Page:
The reason I prefer the t-test is that it calculates the variance for each gene individually. EdgeR and DESeq in their default mode share information to calculate more accurate variances. This buys more power when there are a very low number of replicates (really 2, maybe 3). But the cost of this is that it kind of smoothes all variances towards the center so you under call low variance genes and over call high variance genes. That introduces some bias into your call set. That said, I've never been able to get a false gene enrichment or something like that out of DESeq.

However, when I simulated four replicates I got about the same power between DESeq and a t-test. Both had accurate p-values overall (i.e. the p-value predicted the false positive rate) but the t-test did it no matter how you grouped the genes (i.e. you could pull out low expression or high expression, or low variance or high variance and the false positive was still the p-value). DESeq did not but it's performance is going to vary more based on how you do the simulation, so how close the simulation is to what DESeq expects. I wasn't trying to break DESeq but it might perform better with different parameters - it wasn't the main focus of the paper and someone could do more work there.

You can also calculate variance independently on a gene by gene basis with DESeq and the EdgeR. I haven't used those modes so I don't know how accurate the p-values are. I expect they're quite accurate because they seem like smart guys.

I expect the data is really Poisson lognormal, not negative binomial as it should be fundamentally a multiplicative process (lognormal) measured with a sampled count (Poisson approximation to binomial sampling). Funnily enough, I couldn't find anyone that was happy to do 100 replicates of exactly the same thing so I could test that though.

But the assumption of a continuous normal distribution with RNASeq counting data doesn't cause too much trouble in the boundaries between mean and variance we observe in real data. That is, I didn't find many really skewed distributions when I looked at an experiment with 40 biological replicates. There are probably some bimodal genes though. I wasn't able to find too much evidence that proves the data is lognormal rather than normal.

The p-values from the t-test were accurate even at low counts (down to a mean of 2) whether I modeled the data as lognormal or normal. And anyway, the data's not really discrete because the first thing you do is normalize the samples. It's more continuous with funny binning.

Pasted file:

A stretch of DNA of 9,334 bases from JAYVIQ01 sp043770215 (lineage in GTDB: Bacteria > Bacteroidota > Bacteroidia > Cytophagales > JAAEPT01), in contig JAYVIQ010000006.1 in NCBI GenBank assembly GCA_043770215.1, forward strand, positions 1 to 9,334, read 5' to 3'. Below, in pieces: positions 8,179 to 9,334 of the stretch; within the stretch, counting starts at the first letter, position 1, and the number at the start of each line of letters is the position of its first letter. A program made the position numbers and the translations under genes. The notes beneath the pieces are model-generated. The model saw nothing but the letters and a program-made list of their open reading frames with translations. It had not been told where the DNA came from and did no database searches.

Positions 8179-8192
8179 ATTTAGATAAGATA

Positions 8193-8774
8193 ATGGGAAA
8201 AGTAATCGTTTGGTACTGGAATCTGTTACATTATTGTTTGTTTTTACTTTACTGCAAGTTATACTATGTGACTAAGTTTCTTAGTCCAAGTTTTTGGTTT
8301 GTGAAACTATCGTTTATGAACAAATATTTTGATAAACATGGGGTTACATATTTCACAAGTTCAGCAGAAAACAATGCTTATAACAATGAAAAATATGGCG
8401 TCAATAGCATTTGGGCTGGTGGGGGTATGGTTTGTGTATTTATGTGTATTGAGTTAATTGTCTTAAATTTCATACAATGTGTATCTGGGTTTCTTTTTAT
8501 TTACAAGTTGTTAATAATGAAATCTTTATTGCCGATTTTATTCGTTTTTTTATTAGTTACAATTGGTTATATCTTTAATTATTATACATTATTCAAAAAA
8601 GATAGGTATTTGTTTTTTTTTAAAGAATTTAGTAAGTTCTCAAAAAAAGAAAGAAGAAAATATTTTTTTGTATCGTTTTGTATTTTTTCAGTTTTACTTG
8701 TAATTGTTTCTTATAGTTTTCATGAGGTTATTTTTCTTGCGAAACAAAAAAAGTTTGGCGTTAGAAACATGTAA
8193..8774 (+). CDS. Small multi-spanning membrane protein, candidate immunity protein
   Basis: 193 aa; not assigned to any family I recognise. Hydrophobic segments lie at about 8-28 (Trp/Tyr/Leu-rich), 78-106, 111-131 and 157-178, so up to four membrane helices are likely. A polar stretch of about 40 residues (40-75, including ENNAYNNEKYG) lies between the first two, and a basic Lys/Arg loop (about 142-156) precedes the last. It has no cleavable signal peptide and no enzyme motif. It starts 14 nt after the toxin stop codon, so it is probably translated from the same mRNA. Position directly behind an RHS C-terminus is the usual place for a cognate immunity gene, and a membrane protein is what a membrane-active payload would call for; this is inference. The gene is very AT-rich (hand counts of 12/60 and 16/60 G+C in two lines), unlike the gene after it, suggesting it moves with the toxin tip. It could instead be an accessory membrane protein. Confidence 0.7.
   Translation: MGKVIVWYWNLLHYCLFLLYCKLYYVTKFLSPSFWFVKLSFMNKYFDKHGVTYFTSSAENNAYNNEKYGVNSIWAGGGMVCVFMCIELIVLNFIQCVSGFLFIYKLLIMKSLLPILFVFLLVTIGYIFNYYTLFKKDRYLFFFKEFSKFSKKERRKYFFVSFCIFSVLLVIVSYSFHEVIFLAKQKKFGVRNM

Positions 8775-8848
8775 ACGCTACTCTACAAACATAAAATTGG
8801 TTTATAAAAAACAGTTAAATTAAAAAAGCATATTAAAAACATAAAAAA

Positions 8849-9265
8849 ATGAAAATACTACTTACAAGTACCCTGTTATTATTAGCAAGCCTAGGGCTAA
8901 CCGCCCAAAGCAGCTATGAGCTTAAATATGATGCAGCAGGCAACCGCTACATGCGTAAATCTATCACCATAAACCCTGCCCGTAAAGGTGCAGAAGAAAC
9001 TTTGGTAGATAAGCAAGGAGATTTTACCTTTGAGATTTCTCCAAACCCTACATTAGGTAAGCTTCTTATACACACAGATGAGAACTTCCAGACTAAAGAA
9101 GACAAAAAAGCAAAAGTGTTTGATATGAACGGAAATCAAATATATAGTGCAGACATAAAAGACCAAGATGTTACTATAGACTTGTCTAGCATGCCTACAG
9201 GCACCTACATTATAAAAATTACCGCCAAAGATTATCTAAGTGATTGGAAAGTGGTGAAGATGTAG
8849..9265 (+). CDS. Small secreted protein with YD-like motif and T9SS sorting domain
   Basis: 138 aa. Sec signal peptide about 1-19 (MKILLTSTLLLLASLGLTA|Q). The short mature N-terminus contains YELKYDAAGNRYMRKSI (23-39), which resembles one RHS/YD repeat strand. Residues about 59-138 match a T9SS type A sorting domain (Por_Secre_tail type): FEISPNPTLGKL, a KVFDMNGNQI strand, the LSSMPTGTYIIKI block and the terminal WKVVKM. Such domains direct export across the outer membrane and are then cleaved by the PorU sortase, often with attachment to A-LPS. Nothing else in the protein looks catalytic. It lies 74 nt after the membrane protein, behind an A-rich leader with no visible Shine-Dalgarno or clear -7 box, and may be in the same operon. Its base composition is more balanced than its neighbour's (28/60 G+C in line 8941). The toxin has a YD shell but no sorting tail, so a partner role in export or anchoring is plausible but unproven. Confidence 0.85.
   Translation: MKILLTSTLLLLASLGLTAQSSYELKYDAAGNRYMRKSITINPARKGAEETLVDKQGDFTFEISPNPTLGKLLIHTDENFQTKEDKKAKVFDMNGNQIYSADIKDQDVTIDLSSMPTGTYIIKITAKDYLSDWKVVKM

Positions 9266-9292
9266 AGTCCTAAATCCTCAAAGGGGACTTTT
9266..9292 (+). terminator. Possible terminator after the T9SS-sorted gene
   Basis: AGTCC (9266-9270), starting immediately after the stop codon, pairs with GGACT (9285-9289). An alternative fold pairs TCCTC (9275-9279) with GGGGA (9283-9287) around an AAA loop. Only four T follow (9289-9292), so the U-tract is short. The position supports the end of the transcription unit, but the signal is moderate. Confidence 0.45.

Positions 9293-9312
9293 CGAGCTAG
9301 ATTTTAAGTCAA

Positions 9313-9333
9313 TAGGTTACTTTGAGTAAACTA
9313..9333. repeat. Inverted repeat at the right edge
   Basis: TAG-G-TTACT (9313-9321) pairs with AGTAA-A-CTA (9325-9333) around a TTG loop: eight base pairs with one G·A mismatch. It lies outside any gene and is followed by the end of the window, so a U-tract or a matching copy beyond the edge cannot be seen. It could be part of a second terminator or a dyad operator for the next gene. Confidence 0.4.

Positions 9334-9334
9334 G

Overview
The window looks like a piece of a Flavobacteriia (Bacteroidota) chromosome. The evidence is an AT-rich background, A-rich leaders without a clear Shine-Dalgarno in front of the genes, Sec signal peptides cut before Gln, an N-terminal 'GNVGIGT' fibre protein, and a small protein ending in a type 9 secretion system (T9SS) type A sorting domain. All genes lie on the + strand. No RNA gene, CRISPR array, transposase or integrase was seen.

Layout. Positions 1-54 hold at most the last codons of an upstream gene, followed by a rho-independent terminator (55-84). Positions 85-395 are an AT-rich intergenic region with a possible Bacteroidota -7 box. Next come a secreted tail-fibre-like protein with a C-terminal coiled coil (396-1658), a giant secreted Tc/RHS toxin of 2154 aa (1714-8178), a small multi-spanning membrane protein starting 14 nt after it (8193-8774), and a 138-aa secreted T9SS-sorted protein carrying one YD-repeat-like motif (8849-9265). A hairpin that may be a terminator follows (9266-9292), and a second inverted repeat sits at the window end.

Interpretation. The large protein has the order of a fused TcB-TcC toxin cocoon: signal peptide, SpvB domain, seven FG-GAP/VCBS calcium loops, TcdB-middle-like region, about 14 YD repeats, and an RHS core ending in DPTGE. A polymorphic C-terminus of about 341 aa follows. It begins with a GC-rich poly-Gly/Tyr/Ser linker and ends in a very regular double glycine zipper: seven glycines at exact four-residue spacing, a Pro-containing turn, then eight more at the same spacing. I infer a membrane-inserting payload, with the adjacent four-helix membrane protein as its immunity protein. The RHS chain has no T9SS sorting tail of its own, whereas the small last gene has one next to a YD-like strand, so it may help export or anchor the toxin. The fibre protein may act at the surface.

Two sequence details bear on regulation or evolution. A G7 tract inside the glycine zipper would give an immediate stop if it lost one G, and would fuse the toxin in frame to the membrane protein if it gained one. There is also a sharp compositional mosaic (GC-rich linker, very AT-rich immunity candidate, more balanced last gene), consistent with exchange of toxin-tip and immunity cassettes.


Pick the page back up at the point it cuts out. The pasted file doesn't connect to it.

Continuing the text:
Most of this is in the supplement which appeared briefly on the Bioinformatics web site. If it's not there (it's not there now) and you want to look at it email me and I'll send it.

Anyway, you could try both (or use DEB and try three http://www.ncbi.nlm.nih.gov/pmc/articles/PMC3163933/ ). If they're producing call lists that are way different it probably means you need more replicates. It looks like you have some pretty high variability among your replicates there, if that's real data.

We also have a blog post for Newbies:

Thinking about Designing RNA Seq Experiments to Measure Differential Gene Expression: The Basics

Good luck! Michele

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Thanks Michele Busby for such a beautiful explanation. Also, the blog post is written in a lucid way that i could able to comprehend it easily. Awesome !!!

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Thanks! That was the intention of the blog.

I remembered that I wrote this other blog about the last point, that sometimes two things that work look can give different answers with underpowered experiments. It kind of goes with the other one.

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Here is an updated link to the blog post listed above:

Also, there is now some nice work in yeast using some highly replicated samples that one should also read:

This:

https://www.ncbi.nlm.nih.gov/pmc/articles/PMC4878611/ and some other related ones from these labs.